KAMPALA, Uganda — Health care in Uganda has made considerable strides over the past 30 years. Between 1990 and 2004, the number of people with access to sanitation and clean drinking water grew by over 10 percent in this West African nation. Private health clinics were opened across the country and an influx in health care providers made it easier for once forgotten communities to access medical care. However, there are still substantial gaps in Uganda’s current health care system.
Health Care in Uganda
In the country’s rural communities, treatment can be a challenging ordeal. With no emergency services, patients are on their own for transportation, often walking or biking dozens of miles to get to a clinic or hospital. In addition, once they reach their destination, there is no guarantee whether or not they will receive the care they need. With one doctor for every 8,300 Ugandans and chronic medicine and supply shortages, treatable conditions like diarrhea, HIV/AIDS, tuberculosis and malaria are the leading causes of death.
Despite spending slightly more on health care than the sub-Saharan average, public health campaigns often fail to reach Uganda’s rural communities. Hygiene is a major concern as many rural residents still lack running water or proper sanitation, leading to rampant gastro-intestinal infections and cholera outbreaks. Contraceptives in these communities are almost non-existent, resulting in a high HIV/AIDS rates and average household sizes that exceed six people in some regions.
The Center for Disease Control (CDC), World Health Organization (WHO) and other nongovernmental organizations are very active in Uganda, facilitating public health efforts and providing treatment to communities in need. In the Eastern region, more specifically Kamuli, the 52 Kids Foundation has been working since 2004 to improve education opportunities and address public health concerns. Founded by University of Vermont medical student Jagger Koerner, the nonprofit partners with Vermont doctors and nurses to educate Kamuli residents on the importance of hygiene, waste disposal and other health-related problems.
Inez Bouzon, a registered nurse and former 52 Kids volunteer, sat down with The Borgen Project in Salt Lake City to talk about her time with the nonprofit. Inez traveled to Kamuli in 2016, spending her mornings volunteering in the local hospital then traveling to the rural districts in the afternoon to teach public health clinics. Meeting with local city councils and community leaders to discuss issues specific to each village, Inez and 52 Kids taught Kamuli residents affordable and effective public health solutions.
Improving Public Health
In Kamuli, communities without running water are particularly susceptible to the spread of disease as homes lack the most basic sanitation methods. With 52 Kids, Inez taught residents how to thoroughly clean water containers, while helping build tippy top sinks that can be operated with a foot pedal. She also helped build dish racks, as residents would stack wet cookware without letting them dry, leading to bacterial and mold growth. The 52 Kids Foundation ensured that hygiene and other health solutions were affordable and that materials could be locally sourced. The chimneys, dish racks and sinks could be built regardless of a person’s economic status.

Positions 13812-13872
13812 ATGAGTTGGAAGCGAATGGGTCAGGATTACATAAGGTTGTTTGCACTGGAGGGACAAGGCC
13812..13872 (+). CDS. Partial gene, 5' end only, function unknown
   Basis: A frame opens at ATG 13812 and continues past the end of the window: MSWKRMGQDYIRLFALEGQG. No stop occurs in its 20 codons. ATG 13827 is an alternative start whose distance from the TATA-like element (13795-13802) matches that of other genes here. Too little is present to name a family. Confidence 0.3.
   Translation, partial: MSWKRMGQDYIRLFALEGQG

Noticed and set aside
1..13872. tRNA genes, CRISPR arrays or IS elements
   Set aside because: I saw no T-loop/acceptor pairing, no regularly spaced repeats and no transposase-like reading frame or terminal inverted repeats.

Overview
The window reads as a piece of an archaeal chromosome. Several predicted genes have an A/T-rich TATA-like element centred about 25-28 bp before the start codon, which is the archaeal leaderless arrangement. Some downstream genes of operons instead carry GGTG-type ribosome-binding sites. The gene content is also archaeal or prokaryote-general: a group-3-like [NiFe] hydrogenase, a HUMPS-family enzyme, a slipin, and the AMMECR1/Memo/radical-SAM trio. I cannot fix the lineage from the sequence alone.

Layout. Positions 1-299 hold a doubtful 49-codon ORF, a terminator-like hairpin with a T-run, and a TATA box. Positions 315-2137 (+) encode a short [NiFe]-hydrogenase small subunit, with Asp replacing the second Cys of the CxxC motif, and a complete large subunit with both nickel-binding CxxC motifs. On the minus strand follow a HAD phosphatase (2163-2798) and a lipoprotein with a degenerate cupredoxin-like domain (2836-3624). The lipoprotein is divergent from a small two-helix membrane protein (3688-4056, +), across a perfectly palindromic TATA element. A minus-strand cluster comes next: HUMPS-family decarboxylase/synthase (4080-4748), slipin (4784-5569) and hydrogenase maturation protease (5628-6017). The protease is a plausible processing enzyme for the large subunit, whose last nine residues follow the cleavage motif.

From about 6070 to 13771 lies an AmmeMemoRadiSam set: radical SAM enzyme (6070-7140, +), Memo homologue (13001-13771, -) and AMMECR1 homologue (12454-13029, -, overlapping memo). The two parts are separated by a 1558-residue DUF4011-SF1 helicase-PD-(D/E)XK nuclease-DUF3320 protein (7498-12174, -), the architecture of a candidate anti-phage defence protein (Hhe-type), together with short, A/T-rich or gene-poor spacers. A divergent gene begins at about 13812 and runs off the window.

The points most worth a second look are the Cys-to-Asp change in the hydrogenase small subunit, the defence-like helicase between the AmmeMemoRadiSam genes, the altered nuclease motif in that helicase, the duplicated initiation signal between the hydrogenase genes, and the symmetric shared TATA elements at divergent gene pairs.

In communities already struggling from economic hardship, large family sizes place a burden on hardworking mothers. Women are often dissuaded from using certain contraceptives because of the overlying religious culture. With help from the local community leaders, Inez and 52 Kids educated residents about safe sex, handing out “moon beads” that allow women to keep track of when they can have sex without getting pregnant.
Problems of Uganda’s Health Care
Working in hospitals, Inez witnessed firsthand the issues plaguing health care in Uganda. In the Kamuli hospital, there would typically be one doctor per ward, resulting in long waits and rushed care. The nurses, who often work seven days a week, would typically go home during nights. With no night staff, family members would assume the role of health care providers and those without a family would be left alone for 12 hours. With no one monitoring vitals, making sure patients eat or checking on infections, those staying overnight at the hospital were often subjected to severe health complications.
Medicine and supply shortages also affect the quality of treatment. In times of crisis, Ugandan hospitals rely on medicine donations from nongovernmental organizations or foreign aid. While working in the hospital, Inez saw a number of deaths due to scarce supplies. She says: “They had limited antibiotics, limited dressing supplies, limited iv fluid, limited tools. Some medication would be there, but some shelves would be completely empty.”
Future of Health Care in Uganda
Despite notable improvements in the past two decades, health care in Uganda still falls short in many ways. Organizations like the 52 Kids Foundation are an integral part of the country’s infrastructure, providing care to the rural communities in ways the government cannot. With the looming implementation of the historic African Continental Free Trade Agreement, Uganda’s health care system could see significant improvements. The deal intends to eliminate tariffs on intra-continental trade, making it easier for developing countries with low GDP to import medicines and health care supplies.
This could be the economic boost Uganda needs, bringing resources high in demand to places like Kamuli. The culture in Kamuli emphasizes compassion and concern for one’s neighbor. Residents are constantly looking out for each other, lending anything they could to help those in need. Despite witnessing widespread poverty, Kamali’s tightly knit community and good people of the country are positive signs for further health care development.
– Kyle Dunphey